RE: Releasing patches is bad for security

From: James P. Saveker (
Date: 03/03/04

  • Next message: Dozal, Tim: "RE: Releasing patches is bad for security"
    Date: Wed, 3 Mar 2004 19:17:04 -0000
    To: "Dozal, Tim" <>

    My word, you are brave Tim. I said something similar on Full Disclosure and
    got quite a telling off.

    I have to fully support your comments and also make another point.

    The new patch model for longhorn will not require reboots. They are
    investing a great deal of money in security now as before they had valued
    functionality over security.

    Current patches are getting smaller as with large enterprises bandwidth can
    be at a premium.

    For large business they offer SMS as a great tool for patch deployment,
    including being aware of remote users and making use of the "bits"
    technology. For smaller business they offer SUS for FREE!!

    I am not saying that MS have always got it right in the past, quite frankly
    they have not. Things are changing with MS, time will tell.

    James Saveker

    "The only thing which helps me maintain my slender grip on reality is the
    friendship I share with my collection of singing potatoes..."

    -----Original Message-----
    From: Dozal, Tim []
    Sent: 03 March 2004 01:19
    Subject: RE: Releasing patches is bad for security

    After sitting in on some of the discussion at the security conferences on
    the MS campus their strategy is as sound as any I have scene proposed. They
    are only releasing out of cycle patches for things that are wormable. Other
    vulnerabilities as they are discovered, no matter the source of the
    discovery, are released in scheduled patches.

    This is to aid their large customers, the ones who usually take the longest
    time to deploy patches, have strict IT policy and also pay a TON of $$$ to
    MS for their software.

    You miss MS intent with:

    I mean.. *really*.. apply a few neurons. What black hat who didn't just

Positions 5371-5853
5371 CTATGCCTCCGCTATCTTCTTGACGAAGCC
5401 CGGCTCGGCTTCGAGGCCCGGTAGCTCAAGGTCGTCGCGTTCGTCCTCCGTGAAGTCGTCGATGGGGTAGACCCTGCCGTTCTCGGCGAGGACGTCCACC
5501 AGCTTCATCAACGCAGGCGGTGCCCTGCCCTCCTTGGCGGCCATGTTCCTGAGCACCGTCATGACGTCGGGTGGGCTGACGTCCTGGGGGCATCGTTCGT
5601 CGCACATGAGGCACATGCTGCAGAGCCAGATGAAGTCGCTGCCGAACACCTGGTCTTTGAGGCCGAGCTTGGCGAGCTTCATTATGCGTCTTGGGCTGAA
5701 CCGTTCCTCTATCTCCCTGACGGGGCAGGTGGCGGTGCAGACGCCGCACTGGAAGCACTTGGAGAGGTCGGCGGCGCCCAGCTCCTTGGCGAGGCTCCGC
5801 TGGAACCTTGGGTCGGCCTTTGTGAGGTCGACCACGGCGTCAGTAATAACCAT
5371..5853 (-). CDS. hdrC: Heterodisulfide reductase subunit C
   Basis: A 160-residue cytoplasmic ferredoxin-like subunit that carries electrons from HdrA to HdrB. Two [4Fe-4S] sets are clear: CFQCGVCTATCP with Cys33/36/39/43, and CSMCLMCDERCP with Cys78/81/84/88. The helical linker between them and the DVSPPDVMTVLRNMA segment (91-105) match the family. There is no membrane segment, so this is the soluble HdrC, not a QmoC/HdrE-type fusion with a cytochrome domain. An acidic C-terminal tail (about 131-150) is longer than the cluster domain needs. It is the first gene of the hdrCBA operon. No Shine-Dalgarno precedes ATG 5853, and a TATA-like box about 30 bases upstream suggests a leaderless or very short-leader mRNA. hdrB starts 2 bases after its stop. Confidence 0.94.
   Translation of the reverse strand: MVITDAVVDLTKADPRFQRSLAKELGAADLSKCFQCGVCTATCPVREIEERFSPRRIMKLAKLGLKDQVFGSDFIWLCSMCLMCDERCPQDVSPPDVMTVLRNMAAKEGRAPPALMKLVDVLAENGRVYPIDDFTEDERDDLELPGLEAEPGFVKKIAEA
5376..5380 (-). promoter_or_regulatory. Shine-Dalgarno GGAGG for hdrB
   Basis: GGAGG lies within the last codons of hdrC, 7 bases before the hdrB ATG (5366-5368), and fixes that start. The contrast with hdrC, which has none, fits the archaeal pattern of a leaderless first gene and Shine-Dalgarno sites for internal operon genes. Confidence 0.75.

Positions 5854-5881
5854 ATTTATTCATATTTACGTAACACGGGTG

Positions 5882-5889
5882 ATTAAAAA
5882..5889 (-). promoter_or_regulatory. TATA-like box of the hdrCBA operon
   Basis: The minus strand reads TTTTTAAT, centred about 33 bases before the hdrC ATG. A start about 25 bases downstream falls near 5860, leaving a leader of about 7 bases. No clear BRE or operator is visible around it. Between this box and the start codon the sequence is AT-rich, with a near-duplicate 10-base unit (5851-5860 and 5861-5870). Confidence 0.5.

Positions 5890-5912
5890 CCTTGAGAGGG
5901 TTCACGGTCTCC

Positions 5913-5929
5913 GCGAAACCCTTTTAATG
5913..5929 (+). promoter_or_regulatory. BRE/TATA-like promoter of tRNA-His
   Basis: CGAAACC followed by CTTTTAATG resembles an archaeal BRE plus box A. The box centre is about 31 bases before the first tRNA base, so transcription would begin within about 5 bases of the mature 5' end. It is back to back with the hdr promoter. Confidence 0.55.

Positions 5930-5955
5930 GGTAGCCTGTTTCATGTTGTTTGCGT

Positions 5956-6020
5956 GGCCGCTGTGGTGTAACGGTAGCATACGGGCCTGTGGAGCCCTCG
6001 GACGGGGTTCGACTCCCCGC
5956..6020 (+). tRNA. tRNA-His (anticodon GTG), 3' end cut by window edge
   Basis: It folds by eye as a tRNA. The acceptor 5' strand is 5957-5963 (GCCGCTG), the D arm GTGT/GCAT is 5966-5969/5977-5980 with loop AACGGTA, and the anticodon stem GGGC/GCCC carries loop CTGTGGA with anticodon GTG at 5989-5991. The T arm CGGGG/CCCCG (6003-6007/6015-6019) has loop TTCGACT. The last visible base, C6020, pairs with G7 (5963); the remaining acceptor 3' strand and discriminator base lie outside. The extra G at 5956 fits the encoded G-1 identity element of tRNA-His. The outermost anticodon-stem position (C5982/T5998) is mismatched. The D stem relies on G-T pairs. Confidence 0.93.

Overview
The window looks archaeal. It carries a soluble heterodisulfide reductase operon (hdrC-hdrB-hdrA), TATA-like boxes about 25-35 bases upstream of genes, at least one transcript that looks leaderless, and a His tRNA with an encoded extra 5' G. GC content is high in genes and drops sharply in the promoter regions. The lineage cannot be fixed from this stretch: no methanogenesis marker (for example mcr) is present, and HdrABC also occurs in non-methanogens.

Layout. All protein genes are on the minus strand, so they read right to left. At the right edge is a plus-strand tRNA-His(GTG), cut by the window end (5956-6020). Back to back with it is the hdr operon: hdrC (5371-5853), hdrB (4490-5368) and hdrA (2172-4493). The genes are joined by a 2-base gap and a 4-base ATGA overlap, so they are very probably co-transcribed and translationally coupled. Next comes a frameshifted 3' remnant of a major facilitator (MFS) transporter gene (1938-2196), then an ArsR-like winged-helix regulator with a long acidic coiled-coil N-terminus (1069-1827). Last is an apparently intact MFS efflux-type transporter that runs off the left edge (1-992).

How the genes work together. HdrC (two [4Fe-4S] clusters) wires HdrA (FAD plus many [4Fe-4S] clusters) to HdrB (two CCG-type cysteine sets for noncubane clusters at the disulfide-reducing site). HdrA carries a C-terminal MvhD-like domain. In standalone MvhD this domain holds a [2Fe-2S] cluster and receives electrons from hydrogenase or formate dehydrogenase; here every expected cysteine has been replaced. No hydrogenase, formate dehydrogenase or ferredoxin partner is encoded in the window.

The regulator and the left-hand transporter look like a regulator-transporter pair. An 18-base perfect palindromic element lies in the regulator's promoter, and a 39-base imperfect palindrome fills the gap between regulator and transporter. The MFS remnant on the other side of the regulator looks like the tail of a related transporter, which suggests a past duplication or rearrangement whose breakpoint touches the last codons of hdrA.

fall out of a tree is going to reveal his 0-day in a worm before it's
    usefulness has dried up?

    Those are things they patch in cycle as they are discovered, and trends show
    the largest impacting virus threats from these occur AFTER the patches. The
    smart hackers who have early 0-day exploits will always exist, they are the
    needle in the haystack not the atomic bomb MS is trying to deal with in
    their recent patch changes and policy changes.

    2003 and longhorn will be quite a different story, MS has learned turning
    everything on for ease of use is not smart or secure so the next gen stuff
    is more secure in the idea that if it's not turned on specifically by the
    customer it's not turned on at all. This will make for a huge reduction in
    the attack surface of the hosts, again a step in a long line of steps that
    are needed to make the entire solution secure.


    -----Original Message-----
    From: []
    Sent: Tuesday, March 02, 2004 8:51 AM
    To: Dozal, Tim
    Subject: Re: Releasing patches is bad for security

    On Mon, 01 Mar 2004 14:40:40 PST, "Dozal, Tim" <> said:
    > The question to ask yourself is do the vulnerabilities get exploited
    > before or after MS releases the patches. I think for code red/Nimda
    > MS posted a patch and some 300ish days later the worm hit. Then move
    > ahead

    Note that there's a major logic flaw in here - "vulnerabilities exploited"
    is *NOT* the same thing as "worm". Microsoft *wants* you to make that
    logical error, because they don't want you thinking about all the unpatched
    holes in IE, and they don't want you thinking about how many black hats have
    0-days that they're not attaching to worms because then they'd lose the use
    of that 0-day.

    I mean.. *really*.. apply a few neurons. What black hat who didn't just
    fall out of a tree is going to reveal his 0-day in a worm before it's
    usefulness has dried up?

    If anything, the fact that Nimda was 300 days and Blaster was only 18, is
    proof that:

    a) The percentage of people patching quickly is going up, *and*
    b) this means that throwing away your 0-day on "diminishing returns" is
    happening faster.

    Obviously, whoever released Nimda was using their 0-day for months after the
    patch before enough p[eople closed the hole that they said "screw this, this
    one's gotten lame" and launched a worm. It only took 2 weeks of
    concentrated patching before the owner of the Blaster 0-day threw in the

    Remember why we originally *started* the full-disclosure movement - without
    it, the vendors won't move and the 0-days will circulate for *years*.

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